Yoni Bloch is a well-known Israeli musician, and he’s also making it big in interactive digital technology
By MORDECAI SPECKTOR
When Israeli rocker and interactive digital video entrepreneur Yoni Bloch called the Jewish World recently, he was stuck in Tel Aviv traffic.
He’s from Be’er Sheva, and when I expressed the desire to visit the Capital of the Negev, Bloch tersely responded, “Don’t go.”
And he expanded on this bit of advice: “Don’t go to Be’er Sheva, it’s the most boring city in the world.”
Bloch probably isn’t in line to head the Negev regional tourist bureau.
When I mentioned that you can visit the desert home of David Ben-Gurion, Israel’s first prime minister, at Kibbutz Sde Boker, a ways south of Be’er Sheva, the 33-year-old musician quoted Ben-Gurion’s statement in Hebrew, then translated: “We will flourish the desert.”
Israel will make the desert bloom.
“There’s a lot of dreams about Be’er Sheva one day becoming a very important area; but those dreams are only dreams,” Bloch concluded.
The popular Israeli singer-songwriter will appear 7:30 p.m. Wednesday, Dec. 3 at the Sabes JCC in St. Louis Park, as part of Culture Blvd IV, the series sponsored by the Israel Center of the Minneapolis Jewish Federation.
The American Jewish World is a media sponsor of the event.
The Culture Blvd series have brought some of Israel’s most acclaimed authors and filmmakers to Minnesota. Past events in the series have featured authors Etgar Keret, Meir Shalev, Sayed Kashua, and filmmakers Dror Moreh and Noemi Schory, among others.
Bloch has had hit songs on the radio, recorded several albums, and produced numerous albums for Israeli musicians, including Miri Mesika — “She’s a huge diva here.” (Bloch later added, apropos my story about seeing the popular Israeli singer Rita in a Tel Aviv restaurant many years ago, that Mesika “is like the younger version of Rita.”)
He also was a judge for the Israeli version of American Idol.
Since 2009, Bloch’s focus has been Interlude, a company he founded that produces interactive videos for companies like Old Navy and Nokia, and for musicians including Bob Dylan and Coldplay.
“We just did a video with Wiz Khalifa,” he pointed out.
Bloch and members of his band have contributed their skills to Interlude. The company’s subsidiary, Treehouse, provides digital tools so the masses can create videos, Web sites and all kinds of high tech wizardry.
Interlude got significant funding from Sequoia Capital, a venture capital firm in Silicon Valley.
“To fund the trip [to California, for the meeting with Sequoia], we did two shows in Palo Alto, in the JCC,” Bloch recalled. “It was funny that the music paid for the travel, because in Israel it’s very hard to make money from music.”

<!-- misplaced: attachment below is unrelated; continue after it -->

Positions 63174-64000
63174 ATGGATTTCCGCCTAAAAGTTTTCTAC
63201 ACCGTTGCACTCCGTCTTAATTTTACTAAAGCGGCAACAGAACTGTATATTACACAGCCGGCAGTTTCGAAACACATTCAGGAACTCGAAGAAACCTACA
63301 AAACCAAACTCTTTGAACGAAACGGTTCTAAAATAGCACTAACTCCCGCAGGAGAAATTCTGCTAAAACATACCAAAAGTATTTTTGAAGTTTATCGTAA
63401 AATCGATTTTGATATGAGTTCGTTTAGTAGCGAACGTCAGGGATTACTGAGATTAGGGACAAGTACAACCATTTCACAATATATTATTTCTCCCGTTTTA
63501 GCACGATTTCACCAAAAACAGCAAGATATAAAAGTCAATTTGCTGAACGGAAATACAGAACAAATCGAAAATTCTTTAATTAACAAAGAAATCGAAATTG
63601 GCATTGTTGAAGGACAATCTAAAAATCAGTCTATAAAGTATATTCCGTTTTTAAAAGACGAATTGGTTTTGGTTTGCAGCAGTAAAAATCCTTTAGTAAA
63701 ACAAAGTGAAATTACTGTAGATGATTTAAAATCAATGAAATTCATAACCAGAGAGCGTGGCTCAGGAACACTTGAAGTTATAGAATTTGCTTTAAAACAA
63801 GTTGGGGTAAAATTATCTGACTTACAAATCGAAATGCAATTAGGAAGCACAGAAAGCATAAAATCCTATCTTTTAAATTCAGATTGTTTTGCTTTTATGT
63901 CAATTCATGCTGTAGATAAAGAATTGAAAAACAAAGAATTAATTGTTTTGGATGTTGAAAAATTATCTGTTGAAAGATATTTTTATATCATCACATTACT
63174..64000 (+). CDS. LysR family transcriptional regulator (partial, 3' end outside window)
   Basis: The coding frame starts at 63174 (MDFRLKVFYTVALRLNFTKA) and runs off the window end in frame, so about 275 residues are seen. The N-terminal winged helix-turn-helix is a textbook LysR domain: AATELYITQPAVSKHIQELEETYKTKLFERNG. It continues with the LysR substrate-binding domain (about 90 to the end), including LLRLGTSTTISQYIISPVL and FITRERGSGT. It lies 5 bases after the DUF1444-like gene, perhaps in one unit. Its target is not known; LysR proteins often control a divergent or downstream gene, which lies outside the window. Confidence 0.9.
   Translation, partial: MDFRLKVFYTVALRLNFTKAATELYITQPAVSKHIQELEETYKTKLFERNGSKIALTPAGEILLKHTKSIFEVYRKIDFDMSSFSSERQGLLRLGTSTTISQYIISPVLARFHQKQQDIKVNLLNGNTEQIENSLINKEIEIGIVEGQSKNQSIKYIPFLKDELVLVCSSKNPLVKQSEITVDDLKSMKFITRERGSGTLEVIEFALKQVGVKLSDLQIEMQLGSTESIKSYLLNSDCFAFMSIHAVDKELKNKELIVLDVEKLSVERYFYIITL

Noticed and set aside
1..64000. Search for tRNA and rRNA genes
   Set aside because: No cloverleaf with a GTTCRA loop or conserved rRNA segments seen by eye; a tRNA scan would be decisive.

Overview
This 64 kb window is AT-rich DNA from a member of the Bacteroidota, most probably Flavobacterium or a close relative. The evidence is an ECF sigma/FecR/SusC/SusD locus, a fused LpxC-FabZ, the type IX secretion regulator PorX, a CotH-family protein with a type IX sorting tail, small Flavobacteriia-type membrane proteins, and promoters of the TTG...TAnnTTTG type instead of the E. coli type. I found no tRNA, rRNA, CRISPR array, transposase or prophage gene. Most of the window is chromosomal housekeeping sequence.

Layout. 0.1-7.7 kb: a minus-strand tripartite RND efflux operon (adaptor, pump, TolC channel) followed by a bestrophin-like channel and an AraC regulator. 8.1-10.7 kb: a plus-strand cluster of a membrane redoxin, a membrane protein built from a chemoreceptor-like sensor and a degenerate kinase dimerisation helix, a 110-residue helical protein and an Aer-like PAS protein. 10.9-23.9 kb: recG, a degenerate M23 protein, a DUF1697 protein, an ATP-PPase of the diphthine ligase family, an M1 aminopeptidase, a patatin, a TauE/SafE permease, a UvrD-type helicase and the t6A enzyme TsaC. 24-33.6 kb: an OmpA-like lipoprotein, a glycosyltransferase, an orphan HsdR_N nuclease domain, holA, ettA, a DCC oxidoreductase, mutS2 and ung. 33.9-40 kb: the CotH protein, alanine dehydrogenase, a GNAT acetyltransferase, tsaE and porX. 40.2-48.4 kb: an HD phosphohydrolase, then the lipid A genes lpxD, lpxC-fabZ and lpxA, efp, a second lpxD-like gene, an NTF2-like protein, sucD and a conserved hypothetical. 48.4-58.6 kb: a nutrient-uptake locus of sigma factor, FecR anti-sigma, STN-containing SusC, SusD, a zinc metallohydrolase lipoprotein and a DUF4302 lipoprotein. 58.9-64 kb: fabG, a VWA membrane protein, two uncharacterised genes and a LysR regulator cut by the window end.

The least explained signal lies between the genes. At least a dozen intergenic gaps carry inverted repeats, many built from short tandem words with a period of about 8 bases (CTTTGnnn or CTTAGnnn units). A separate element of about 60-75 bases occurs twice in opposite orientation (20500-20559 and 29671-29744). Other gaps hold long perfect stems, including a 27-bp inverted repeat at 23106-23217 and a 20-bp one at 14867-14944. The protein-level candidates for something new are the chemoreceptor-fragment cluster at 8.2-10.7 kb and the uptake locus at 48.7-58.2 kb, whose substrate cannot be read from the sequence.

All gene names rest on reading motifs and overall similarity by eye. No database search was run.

Bloch said that Interlude now has more than 50 employees, with offices in Tel Aviv and New York City. “We’re just now starting an office in Los Angeles, as well.”
The bigger office is in Tel Aviv, “and all the developers are here,” he commented.
You can go on the Web (interlude.fm) and see how the interactive videos work. In the Dylan video for “Like a Rolling Stone,” for example, you can flip through various “TV channels” and see folks from various shows lip-synching to the song.
The digital technology is being exploited as a marketing tool by some big firms.
“Imagine in an Old Navy commercial, a woman can choose from several different outfits,” Bloch told Israel 21c. “First of all, it’s good advertising, but it also provides valuable data — Old Navy gets to see which clothes get chosen more often.”
A story about Bloch and Interlude in Bloomberg News stated, “In Israel, tech entrepreneurs are the new rock stars.”
“Not just in Israel, I think,” Bloch replied. “In Israel, it’s just accelerated. I’ve been thinking about it: Do you remember the movie, The Social Network? … Hollywood decided to do a blockbuster where the star of the movie was a geeky tech entrepreneur.”
Bloch noted that music and digital technology have merged in the production of “big wow” marketing shows for Apple and other corporations.
“Most high-tech entrepreneurs are geeky people that would have loved to be a rock star,” Bloch said. “I grew up geeky… and I was into classical piano and programming.”
Yoni Bloch will speak on “Shaping the Future of Storytelling — The Israeli Way” 7:30 p.m. Wednesday, Dec. 3 at the Sabes JCC, 4330 Cedar Lake Rd., St. Louis Park. For tickets ($12 advance, $14 at door), call 952-381-3499, e-mail: firstname.lastname@example.org, or go to: sabesjcc.org/whats-happening.php. For information, call Eilat Harel at 952-417-2321, or e-mail: email@example.com. (American Jewish World, 11.21.14)
Since 1912 the AJW has served as an important news resource for the Jewish community. The Jewish World unites the main Jewish communities in St. Paul and Minneapolis, as well as those in Duluth, Rochester and smaller cities, and bridges the divides between the various Jewish religious streams.